When and Where Can Farm-level Life Cycle Assessments be Used to Predict Aggregate Food System Contributions to Global Warming?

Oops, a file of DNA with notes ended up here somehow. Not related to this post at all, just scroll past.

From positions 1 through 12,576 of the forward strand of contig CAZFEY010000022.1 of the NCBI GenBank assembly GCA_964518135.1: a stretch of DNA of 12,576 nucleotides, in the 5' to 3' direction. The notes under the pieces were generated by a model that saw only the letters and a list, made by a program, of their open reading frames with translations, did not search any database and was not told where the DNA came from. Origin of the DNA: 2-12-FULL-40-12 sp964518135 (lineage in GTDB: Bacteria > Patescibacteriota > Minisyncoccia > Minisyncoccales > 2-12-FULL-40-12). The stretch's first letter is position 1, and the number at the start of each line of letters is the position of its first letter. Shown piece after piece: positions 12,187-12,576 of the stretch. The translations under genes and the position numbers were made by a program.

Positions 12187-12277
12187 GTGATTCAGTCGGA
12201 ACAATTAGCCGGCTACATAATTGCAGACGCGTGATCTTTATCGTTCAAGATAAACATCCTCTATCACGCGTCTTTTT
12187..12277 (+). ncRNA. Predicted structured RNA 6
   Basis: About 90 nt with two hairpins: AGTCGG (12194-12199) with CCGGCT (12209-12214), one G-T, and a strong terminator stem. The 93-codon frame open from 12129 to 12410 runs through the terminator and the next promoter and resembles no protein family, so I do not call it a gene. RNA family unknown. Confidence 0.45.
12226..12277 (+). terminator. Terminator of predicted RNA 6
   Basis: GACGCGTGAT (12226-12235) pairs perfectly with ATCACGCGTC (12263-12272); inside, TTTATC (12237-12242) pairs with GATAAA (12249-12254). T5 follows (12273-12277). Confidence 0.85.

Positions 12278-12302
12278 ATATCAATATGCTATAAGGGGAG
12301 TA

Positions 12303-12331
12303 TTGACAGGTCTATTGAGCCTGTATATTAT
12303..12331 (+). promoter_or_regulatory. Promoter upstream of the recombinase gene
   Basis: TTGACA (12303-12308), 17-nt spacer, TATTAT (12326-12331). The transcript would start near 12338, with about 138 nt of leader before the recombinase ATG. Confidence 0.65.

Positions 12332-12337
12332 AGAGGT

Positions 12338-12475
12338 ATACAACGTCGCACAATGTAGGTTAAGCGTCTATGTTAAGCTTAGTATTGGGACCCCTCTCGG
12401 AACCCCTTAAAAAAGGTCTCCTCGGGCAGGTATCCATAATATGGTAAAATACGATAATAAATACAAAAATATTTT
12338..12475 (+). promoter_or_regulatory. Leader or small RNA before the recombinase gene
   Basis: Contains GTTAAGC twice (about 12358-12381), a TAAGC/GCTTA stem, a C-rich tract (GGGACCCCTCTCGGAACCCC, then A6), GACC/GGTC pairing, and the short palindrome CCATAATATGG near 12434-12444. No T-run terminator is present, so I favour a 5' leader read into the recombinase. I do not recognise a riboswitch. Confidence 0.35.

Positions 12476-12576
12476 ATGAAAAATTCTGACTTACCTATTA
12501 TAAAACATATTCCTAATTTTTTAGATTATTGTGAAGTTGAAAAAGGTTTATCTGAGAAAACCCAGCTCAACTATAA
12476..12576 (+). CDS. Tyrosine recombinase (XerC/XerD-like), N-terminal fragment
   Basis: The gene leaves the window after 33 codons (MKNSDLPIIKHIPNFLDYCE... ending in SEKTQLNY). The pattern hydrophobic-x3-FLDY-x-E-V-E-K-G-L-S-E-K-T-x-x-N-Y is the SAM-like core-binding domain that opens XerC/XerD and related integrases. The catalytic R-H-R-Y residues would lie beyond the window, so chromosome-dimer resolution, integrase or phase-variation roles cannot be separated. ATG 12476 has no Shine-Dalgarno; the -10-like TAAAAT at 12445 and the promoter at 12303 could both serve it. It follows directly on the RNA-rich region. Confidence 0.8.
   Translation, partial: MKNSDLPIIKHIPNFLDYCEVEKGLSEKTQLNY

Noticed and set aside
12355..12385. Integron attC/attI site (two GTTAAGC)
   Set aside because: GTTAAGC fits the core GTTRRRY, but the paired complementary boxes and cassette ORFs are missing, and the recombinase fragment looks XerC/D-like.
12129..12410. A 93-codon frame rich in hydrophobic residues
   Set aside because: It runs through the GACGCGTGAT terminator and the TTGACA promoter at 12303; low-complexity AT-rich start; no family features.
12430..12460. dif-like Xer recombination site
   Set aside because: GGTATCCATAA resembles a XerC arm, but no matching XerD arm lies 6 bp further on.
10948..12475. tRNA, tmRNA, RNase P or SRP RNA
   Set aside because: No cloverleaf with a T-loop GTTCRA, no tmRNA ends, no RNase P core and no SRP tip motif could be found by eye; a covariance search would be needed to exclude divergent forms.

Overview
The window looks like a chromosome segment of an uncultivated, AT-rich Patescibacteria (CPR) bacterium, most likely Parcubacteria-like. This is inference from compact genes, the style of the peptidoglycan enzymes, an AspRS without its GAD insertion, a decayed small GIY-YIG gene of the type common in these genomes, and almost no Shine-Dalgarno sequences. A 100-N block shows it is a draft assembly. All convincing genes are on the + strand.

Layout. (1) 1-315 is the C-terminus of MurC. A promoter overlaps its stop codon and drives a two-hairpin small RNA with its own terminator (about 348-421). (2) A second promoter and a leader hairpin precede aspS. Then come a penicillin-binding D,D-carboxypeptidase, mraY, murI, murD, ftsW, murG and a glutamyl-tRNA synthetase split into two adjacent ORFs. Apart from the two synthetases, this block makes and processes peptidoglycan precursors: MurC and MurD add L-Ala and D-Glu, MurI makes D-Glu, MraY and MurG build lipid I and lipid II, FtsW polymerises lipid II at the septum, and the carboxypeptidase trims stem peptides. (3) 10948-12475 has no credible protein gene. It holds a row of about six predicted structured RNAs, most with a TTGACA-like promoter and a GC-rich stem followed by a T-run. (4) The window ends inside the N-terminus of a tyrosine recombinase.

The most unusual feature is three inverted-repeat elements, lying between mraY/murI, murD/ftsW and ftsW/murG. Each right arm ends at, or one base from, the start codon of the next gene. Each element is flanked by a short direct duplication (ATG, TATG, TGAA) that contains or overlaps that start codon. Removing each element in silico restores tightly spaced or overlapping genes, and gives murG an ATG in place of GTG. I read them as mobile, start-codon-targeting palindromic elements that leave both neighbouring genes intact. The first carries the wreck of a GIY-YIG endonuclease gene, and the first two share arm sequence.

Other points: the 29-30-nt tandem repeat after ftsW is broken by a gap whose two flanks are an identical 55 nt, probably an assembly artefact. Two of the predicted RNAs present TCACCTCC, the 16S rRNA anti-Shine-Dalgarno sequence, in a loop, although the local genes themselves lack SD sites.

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Food production is a key anthropogenic system driving global warming, biodiversity loss, land use change, and biogeochemical cycle disruption. Food system sustainability is a field of research dedicated to addressing these issues, ultimately motivated to meet human needs within biophysical planetary boundaries. One of the many tools that have emerged in food system sustainability research is the life cycle assessment (LCA). Though not without limitation, individual farm-level LCAs and the works that synthesize them are extremely valuable, as they characterize system contributions to environmental concerns and resource depletions. Drawing from published LCAs, previous meta-analyses have demonstrated that food production systems and their associated contributions to environmental concerns can be highly variable between producers of the same product, between products, and between geographies, among other factors, and that there is more to be understood with regard to both food systems and LCA methods. This exploratory research investigates how and why farm-level production systems vary in their contributions to environmental concerns within and between production regions. Separately, this work also assesses whether life cycle assessments have thus far been undertaken systematically to geographically represent production patterns. With these objectives in mind, a review and comparison of available wine LCA data was conducted, as well as a systematic wine LCA literature inventory. Results indicate that wine grape production system contributions to global warming can be highly variable within and between production locales, and that LCA research has not been undertaken systematically to geographically represent production patterns. These conclusions are intended to help inform future food system sustainability research methods, thus contributing to the sustainable development of our food systems.